lets-do-diy.com logo lets-do-diy.com stripes
Account login  |  Register
GO
Bookmark This Page
Google+

    How to wallpaper


    Summary: Learn how to hang wallpaper, calculate how much wallpaper you will need, master the basic wallpapering techniques, wallpaper around a window, wallpaper around a door, wallpaper behind a radiator, wallpaper around a socket and switch, wallpaper around an external corner and paper around a ceiling light.



    Before you start wallpapering, you need to plan how you are going to approach the task. This will allow you to successfully negotiate the room in terms of windows, doors and corners.


    Calculating how much wallpaper you will need

    • To calculate the number of rolls of wallpaper you will require, multiply the height of the walls by their length to get the surface area of the walls in your room.
    • The length of one roll of wallpaper will be printed on its packaging which when multiplied by its width will give you the surface area of one roll.
    • Divide the surface area of the walls by the surface area of one roll of paper to find the number of rolls you will need. But remember it is necessary to add an additional 10% - 15% to your total (rounding it up to the nearest roll) to compensate for trimming, cutting around windows and doors etc, and any mishaps that may occur. If you are using patterned wallpaper, which will involve matching the design, even more wastage will occur.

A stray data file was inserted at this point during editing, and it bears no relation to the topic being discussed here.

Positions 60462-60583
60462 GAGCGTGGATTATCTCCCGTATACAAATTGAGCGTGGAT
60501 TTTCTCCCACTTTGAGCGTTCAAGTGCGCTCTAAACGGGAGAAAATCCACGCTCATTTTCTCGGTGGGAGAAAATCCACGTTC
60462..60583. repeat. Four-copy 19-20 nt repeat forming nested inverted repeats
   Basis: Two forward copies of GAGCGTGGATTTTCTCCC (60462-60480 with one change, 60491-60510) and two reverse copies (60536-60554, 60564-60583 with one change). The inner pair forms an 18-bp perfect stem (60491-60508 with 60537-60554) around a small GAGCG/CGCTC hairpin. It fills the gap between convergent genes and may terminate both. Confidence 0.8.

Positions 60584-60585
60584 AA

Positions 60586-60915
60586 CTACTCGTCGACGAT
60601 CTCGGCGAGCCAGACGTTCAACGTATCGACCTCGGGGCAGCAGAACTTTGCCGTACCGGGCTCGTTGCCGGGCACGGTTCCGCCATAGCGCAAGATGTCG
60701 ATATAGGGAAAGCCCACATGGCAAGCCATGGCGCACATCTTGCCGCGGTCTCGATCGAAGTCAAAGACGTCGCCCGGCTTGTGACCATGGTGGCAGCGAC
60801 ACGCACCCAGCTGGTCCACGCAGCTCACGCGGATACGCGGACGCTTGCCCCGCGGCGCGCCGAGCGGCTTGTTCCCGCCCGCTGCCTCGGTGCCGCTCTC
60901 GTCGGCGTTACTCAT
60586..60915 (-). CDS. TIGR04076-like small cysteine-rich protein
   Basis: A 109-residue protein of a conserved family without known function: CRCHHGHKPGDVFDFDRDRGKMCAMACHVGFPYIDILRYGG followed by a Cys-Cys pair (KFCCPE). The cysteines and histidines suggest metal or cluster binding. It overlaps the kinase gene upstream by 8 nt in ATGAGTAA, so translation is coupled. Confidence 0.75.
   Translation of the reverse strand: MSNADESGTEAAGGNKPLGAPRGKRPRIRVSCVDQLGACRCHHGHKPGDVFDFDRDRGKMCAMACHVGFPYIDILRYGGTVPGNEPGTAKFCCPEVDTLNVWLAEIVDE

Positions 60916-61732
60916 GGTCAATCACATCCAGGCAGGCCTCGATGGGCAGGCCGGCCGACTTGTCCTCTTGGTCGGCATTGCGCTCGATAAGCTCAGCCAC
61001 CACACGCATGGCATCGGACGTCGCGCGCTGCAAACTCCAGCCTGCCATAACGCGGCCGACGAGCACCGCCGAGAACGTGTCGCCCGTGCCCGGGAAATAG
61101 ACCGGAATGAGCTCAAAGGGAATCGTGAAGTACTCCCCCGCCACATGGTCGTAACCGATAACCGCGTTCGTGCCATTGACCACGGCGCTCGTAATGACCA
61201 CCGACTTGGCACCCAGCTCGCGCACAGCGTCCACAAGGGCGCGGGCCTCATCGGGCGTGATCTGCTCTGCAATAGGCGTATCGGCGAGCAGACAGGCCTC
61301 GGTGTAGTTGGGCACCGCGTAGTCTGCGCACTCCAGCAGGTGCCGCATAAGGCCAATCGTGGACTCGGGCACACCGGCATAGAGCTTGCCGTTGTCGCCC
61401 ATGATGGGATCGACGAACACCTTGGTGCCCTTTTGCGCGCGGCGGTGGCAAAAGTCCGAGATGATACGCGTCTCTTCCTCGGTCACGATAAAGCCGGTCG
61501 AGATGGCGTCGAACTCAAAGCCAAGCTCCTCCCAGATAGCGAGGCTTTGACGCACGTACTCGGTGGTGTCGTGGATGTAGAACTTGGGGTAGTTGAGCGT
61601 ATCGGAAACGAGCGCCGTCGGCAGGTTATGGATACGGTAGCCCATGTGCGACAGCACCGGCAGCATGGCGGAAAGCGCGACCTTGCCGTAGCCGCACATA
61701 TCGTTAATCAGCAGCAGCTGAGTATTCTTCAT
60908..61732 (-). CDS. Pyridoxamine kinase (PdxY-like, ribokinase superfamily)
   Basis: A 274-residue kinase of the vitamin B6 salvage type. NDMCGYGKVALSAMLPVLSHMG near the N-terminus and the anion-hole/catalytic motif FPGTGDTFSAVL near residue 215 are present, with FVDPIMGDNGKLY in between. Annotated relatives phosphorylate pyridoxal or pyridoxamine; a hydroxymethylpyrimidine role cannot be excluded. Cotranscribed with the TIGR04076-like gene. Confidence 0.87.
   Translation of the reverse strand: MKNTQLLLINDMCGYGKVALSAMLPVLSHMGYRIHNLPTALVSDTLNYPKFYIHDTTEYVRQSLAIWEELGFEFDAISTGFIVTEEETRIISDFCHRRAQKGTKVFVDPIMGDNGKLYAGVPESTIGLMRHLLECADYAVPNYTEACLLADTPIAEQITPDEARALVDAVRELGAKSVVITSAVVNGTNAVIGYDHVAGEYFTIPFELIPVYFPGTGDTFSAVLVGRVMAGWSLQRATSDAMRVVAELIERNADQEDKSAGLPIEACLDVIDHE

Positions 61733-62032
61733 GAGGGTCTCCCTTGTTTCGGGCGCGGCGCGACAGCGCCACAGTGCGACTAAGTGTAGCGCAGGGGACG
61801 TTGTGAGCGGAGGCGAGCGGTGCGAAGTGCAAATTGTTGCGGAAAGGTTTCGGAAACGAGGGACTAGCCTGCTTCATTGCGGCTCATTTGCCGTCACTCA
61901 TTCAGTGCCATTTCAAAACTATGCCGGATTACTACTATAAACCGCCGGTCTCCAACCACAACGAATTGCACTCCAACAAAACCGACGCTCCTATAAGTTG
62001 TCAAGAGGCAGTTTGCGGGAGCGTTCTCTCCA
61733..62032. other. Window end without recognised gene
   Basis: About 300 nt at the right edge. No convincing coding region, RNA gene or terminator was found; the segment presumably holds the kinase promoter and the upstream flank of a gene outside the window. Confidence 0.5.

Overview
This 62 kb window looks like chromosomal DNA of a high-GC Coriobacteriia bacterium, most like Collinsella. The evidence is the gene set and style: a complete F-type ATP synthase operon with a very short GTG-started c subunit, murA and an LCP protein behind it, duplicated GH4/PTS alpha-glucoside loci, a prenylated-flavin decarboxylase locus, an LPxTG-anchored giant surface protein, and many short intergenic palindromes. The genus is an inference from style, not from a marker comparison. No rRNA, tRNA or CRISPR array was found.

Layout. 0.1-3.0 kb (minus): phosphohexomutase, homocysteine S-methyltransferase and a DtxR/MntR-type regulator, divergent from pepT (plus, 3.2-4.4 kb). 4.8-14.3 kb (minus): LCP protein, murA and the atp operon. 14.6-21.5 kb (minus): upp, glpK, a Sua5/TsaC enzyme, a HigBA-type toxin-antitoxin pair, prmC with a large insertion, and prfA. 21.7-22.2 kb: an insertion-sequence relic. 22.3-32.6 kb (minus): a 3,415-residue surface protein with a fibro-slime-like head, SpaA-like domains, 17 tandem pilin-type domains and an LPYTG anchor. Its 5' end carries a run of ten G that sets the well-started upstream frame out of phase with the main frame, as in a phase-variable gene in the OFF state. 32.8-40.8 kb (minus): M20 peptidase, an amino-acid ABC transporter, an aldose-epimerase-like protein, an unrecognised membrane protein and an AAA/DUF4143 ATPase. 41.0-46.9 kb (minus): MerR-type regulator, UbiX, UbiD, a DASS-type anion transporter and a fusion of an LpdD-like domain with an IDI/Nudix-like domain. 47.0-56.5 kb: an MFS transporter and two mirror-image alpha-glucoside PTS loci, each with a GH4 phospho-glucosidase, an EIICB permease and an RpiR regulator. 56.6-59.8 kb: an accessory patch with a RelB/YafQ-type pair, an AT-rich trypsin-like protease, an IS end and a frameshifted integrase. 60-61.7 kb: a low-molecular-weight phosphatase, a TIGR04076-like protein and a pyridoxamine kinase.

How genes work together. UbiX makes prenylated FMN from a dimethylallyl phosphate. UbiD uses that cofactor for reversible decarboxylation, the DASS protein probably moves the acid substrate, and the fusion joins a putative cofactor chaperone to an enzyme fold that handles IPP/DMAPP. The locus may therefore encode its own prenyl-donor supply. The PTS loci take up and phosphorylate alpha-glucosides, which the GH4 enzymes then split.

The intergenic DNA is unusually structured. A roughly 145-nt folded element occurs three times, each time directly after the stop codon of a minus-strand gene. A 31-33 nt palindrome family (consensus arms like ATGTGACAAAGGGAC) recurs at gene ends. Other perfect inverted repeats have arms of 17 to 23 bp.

Basic techniques

    • If using patterned wallpaper, it is a good idea to start in a more discreet, less noticeable corner because when the pattern rejoins the starting strip after having gone a round the room, there is no guarantee the pattern will come together perfectly.
    • To start with, using a spirit level draw a vertical line half a roll's width away from the starting corner. This will be the guide from which you will hang the first strip of wallpaper.
    • Take the paper and roll it out on the pasting table. Measure the length you require, adding a little extra so you have a slight overlap at the top and bottom of the wall.
    • Mix the wallpaper paste according to the manufacturer's instructions and using a pasting brush apply evenly over the paper, working from the centre out to the edges. Fold the paper in a concertina fashion.
    • Address the top edge of the paper to the top of the wall overlapping it slightly onto the ceiling. Line up the side edge of the paper with the guideline on the wall and when satisfied the paper is level, unfold the paper.
    • With a paperhanger's brush smooth the paper in position, working from the centre to the edges while checking the paper is still in line with the guideline.
    • Once you have the pasted the first piece of paper to the wall, with a pencil mark a line on the paper where wall meets the ceiling and skirting board. Using a sharp craft knife or wallpaper scissors, neatly trim the excess from the top and bottom of the wall.
    • Then using a clean damp sponge, wipe away excess paste from the wallpaper.
    • If using patterned paper, when hanging the next length of paper ensure the pattern matches at eye level. This keeps any pattern-drop at a high or low level.
    • When the edges of the two lengths of paper are joined, you should clean the join with a wet sponge. Finish off by gently running a seam roller up and down the seam.
    • Continue papering around the room in a clockwise direction.

    Use a brush to smooth the paper whilst checking  it against the vertical guide. 

    Trim the top and bottom of the paper along your pencil lines.